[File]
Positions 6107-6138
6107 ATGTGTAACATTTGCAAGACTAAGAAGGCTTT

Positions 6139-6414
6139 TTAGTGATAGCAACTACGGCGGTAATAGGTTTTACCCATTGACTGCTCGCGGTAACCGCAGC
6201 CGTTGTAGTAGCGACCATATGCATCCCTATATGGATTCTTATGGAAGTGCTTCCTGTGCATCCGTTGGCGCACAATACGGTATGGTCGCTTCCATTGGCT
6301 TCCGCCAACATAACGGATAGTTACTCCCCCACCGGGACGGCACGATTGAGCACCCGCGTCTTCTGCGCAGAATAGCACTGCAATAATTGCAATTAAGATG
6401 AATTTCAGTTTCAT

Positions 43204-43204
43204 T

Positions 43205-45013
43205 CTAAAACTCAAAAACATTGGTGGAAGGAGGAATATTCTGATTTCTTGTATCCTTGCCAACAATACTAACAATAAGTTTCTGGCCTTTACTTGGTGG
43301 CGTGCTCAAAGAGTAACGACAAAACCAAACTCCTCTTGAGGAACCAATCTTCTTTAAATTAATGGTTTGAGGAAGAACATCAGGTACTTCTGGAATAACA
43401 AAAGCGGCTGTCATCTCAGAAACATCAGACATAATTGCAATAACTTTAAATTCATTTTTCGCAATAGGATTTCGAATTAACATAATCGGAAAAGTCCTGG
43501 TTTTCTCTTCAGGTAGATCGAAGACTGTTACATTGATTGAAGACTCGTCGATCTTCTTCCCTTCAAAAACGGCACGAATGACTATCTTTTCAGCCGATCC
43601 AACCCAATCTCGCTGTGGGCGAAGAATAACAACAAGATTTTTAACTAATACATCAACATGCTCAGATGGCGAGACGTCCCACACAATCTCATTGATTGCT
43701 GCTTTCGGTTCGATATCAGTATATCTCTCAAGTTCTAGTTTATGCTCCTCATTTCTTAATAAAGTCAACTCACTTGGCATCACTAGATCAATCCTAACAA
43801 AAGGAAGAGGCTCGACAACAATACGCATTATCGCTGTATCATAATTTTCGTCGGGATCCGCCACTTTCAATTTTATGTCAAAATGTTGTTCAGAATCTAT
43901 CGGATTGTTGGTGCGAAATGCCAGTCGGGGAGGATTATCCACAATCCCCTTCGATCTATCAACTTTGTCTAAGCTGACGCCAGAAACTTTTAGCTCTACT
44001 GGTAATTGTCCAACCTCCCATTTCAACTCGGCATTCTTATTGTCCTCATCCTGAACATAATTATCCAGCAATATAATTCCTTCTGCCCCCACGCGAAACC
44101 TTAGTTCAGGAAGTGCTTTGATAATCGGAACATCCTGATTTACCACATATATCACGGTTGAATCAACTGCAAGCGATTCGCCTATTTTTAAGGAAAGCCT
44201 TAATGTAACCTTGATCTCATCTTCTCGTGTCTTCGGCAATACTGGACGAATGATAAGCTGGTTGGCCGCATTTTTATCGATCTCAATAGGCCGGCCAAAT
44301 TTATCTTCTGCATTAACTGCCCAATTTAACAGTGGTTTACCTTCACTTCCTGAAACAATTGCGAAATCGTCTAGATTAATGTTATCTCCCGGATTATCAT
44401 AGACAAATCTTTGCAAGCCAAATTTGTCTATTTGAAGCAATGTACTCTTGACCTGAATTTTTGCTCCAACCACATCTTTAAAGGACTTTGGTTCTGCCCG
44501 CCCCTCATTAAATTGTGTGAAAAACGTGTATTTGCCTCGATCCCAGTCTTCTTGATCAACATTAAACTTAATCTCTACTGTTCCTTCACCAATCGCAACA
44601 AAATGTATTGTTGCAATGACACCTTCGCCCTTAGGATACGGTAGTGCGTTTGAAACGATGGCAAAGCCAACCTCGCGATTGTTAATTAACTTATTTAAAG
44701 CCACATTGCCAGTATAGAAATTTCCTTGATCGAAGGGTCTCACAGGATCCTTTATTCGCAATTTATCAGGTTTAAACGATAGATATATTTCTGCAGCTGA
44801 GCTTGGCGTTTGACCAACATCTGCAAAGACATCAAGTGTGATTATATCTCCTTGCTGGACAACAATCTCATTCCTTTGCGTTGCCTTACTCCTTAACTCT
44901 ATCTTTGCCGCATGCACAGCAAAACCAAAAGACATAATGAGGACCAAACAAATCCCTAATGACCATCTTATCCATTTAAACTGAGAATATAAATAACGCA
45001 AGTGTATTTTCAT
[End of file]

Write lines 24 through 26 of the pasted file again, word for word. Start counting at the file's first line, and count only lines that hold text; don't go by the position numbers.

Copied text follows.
44501 CCCCTCATTAAATTGTGTGAAAAACGTGTATTTGCCTCGATCCCAGTCTTCTTGATCAACATTAAACTTAATCTCTACTGTTCCTTCACCAATCGCAACA
44601 AAATGTATTGTTGCAATGACACCTTCGCCCTTAGGATACGGTAGTGCGTTTGAAACGATGGCAAAGCCAACCTCGCGATTGTTAATTAACTTATTTAAAG
44701 CCACATTGCCAGTATAGAAATTTCCTTGATCGAAGGGTCTCACAGGATCCTTTATTCGCAATTTATCAGGTTTAAACGATAGATATATTTCTGCAGCTGA